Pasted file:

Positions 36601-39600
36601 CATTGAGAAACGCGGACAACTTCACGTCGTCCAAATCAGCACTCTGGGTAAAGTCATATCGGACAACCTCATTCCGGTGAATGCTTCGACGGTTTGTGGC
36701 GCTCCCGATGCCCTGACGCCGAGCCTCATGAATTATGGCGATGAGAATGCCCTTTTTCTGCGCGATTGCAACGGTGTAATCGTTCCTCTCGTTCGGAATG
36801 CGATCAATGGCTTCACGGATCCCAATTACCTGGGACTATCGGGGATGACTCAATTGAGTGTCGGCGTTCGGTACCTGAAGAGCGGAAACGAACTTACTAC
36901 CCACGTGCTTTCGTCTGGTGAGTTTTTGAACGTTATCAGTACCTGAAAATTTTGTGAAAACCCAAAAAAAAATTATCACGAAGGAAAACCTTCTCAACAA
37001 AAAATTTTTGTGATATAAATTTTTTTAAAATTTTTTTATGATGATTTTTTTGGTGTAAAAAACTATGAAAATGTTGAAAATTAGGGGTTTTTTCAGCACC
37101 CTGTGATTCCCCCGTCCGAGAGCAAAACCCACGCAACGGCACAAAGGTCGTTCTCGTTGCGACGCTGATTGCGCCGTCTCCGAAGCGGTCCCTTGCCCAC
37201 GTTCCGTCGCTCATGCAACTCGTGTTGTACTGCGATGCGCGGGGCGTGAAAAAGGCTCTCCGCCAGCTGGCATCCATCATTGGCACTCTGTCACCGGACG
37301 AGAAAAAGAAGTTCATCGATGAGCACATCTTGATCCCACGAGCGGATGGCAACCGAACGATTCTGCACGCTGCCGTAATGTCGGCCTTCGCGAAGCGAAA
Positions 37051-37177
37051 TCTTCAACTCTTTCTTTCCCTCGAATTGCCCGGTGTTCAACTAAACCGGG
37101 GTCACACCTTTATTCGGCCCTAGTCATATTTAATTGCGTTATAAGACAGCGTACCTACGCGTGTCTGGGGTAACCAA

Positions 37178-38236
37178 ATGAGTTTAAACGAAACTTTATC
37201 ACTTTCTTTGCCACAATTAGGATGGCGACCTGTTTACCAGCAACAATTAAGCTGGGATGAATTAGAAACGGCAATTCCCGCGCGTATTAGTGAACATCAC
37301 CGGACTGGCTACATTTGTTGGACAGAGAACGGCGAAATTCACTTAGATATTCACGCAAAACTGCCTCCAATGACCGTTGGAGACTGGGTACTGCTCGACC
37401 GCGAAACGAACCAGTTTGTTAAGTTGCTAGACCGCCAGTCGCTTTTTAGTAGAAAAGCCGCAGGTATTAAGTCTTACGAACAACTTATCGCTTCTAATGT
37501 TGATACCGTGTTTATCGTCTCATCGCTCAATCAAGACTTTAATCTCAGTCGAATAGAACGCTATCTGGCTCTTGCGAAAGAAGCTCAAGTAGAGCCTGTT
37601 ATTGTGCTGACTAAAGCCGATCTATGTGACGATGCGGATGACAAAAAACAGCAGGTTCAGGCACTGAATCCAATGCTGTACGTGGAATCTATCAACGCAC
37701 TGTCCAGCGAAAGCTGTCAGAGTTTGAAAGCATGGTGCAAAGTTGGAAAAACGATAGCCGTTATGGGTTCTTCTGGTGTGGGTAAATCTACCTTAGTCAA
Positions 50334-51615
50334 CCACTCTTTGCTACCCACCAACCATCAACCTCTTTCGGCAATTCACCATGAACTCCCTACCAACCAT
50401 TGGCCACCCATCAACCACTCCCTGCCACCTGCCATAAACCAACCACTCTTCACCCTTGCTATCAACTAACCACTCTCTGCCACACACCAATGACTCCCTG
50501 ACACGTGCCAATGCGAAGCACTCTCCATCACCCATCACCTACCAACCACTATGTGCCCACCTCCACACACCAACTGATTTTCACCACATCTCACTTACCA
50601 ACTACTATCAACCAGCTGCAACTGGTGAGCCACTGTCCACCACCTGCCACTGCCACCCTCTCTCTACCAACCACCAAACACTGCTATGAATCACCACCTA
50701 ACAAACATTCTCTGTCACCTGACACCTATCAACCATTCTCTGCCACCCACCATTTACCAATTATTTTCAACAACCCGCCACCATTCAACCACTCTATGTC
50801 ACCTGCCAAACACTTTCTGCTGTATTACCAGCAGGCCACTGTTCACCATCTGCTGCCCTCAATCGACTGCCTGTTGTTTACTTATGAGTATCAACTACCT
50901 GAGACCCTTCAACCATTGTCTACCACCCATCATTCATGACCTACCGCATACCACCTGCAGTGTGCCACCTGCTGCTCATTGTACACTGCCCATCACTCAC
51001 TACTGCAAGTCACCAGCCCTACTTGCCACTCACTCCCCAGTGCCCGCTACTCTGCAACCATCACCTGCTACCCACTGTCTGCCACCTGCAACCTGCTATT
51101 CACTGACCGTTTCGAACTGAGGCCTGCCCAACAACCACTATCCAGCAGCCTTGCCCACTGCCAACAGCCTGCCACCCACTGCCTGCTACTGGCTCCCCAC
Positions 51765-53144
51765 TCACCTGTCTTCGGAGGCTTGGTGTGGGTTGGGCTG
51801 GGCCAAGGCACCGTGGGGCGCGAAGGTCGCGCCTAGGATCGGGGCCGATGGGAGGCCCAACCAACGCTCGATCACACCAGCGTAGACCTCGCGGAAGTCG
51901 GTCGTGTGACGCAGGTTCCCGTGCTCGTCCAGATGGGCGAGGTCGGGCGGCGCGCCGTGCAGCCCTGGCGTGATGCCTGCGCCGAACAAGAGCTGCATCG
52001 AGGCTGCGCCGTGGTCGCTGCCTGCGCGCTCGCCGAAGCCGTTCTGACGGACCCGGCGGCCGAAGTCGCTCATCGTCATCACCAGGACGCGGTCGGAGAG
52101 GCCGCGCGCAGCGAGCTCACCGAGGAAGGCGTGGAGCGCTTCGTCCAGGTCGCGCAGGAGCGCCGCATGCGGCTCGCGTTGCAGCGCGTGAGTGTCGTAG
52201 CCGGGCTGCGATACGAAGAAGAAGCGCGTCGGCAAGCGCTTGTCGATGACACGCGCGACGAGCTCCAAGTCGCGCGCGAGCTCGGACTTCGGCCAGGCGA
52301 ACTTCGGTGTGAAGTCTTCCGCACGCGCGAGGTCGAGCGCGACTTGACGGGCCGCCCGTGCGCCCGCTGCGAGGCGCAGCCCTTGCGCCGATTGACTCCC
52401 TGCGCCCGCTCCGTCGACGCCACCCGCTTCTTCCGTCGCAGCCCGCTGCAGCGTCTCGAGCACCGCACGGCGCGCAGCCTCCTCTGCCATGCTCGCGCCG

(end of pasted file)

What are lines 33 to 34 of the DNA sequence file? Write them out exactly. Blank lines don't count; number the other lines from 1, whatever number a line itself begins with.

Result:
51801 GGCCAAGGCACCGTGGGGCGCGAAGGTCGCGCCTAGGATCGGGGCCGATGGGAGGCCCAACCAACGCTCGATCACACCAGCGTAGACCTCGCGGAAGTCG
51901 GTCGTGTGACGCAGGTTCCCGTGCTCGTCCAGATGGGCGAGGTCGGGCGGCGCGCCGTGCAGCCCTGGCGTGATGCCTGCGCCGAACAAGAGCTGCATCG